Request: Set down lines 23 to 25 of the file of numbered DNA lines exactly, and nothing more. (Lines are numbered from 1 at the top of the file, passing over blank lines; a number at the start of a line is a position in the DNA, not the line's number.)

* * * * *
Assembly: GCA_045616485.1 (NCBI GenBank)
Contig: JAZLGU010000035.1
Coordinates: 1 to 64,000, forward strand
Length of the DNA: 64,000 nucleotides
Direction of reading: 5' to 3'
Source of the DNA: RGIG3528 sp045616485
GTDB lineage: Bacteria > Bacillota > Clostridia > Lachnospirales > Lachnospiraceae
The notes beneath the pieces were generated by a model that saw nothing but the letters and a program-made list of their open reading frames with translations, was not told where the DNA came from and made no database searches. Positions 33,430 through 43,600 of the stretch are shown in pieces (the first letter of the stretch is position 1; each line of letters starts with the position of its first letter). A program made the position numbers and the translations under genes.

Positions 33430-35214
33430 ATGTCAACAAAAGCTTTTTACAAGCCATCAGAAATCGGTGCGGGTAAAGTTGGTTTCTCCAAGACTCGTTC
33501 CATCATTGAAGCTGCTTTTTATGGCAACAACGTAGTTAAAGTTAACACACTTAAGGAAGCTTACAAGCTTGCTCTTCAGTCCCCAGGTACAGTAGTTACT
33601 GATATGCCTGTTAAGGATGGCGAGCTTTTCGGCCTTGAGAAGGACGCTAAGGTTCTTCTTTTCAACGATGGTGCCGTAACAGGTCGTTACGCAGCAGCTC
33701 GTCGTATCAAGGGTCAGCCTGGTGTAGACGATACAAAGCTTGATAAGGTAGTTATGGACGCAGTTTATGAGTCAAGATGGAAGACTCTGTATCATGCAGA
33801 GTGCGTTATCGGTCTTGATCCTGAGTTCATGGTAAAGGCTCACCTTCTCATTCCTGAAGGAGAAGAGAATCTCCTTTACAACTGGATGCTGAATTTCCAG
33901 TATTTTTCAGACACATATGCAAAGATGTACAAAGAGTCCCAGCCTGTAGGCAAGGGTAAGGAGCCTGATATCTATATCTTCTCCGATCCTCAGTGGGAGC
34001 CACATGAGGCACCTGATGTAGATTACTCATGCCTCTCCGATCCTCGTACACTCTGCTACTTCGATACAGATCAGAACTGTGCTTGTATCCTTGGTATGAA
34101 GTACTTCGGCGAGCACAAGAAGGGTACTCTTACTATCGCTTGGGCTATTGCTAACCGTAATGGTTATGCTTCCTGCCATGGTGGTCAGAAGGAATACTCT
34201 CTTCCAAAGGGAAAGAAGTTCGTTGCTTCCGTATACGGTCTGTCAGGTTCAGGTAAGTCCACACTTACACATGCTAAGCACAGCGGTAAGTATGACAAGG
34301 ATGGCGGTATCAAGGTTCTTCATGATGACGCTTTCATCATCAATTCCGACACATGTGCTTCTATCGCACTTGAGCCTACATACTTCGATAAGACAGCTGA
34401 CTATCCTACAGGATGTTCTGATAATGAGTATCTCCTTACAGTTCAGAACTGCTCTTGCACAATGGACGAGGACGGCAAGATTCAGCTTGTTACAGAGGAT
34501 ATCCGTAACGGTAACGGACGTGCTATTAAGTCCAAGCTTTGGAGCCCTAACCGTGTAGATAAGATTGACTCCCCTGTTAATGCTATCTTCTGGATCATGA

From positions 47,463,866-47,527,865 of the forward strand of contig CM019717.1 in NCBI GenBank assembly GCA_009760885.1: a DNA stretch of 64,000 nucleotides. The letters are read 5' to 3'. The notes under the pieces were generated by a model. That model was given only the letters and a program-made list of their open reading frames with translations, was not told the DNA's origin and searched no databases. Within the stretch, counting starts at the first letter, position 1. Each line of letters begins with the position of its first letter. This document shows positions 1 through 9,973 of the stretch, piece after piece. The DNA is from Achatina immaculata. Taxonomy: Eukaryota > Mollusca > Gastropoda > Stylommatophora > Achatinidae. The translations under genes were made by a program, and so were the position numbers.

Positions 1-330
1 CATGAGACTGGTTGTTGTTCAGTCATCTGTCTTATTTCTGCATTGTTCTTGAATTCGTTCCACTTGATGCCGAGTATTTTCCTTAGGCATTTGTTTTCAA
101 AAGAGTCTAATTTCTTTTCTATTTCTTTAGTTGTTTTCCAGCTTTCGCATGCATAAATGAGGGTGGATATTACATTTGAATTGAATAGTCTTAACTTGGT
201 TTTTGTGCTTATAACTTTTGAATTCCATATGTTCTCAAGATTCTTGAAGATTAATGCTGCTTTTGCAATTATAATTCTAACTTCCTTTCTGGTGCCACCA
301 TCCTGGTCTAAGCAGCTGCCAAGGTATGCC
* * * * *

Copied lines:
Positions 1-330
1 CATGAGACTGGTTGTTGTTCAGTCATCTGTCTTATTTCTGCATTGTTCTTGAATTCGTTCCACTTGATGCCGAGTATTTTCCTTAGGCATTTGTTTTCAA
101 AAGAGTCTAATTTCTTTTCTATTTCTTTAGTTGTTTTCCAGCTTTCGCATGCATAAATGAGGGTGGATATTACATTTGAATTGAATAGTCTTAACTTGGT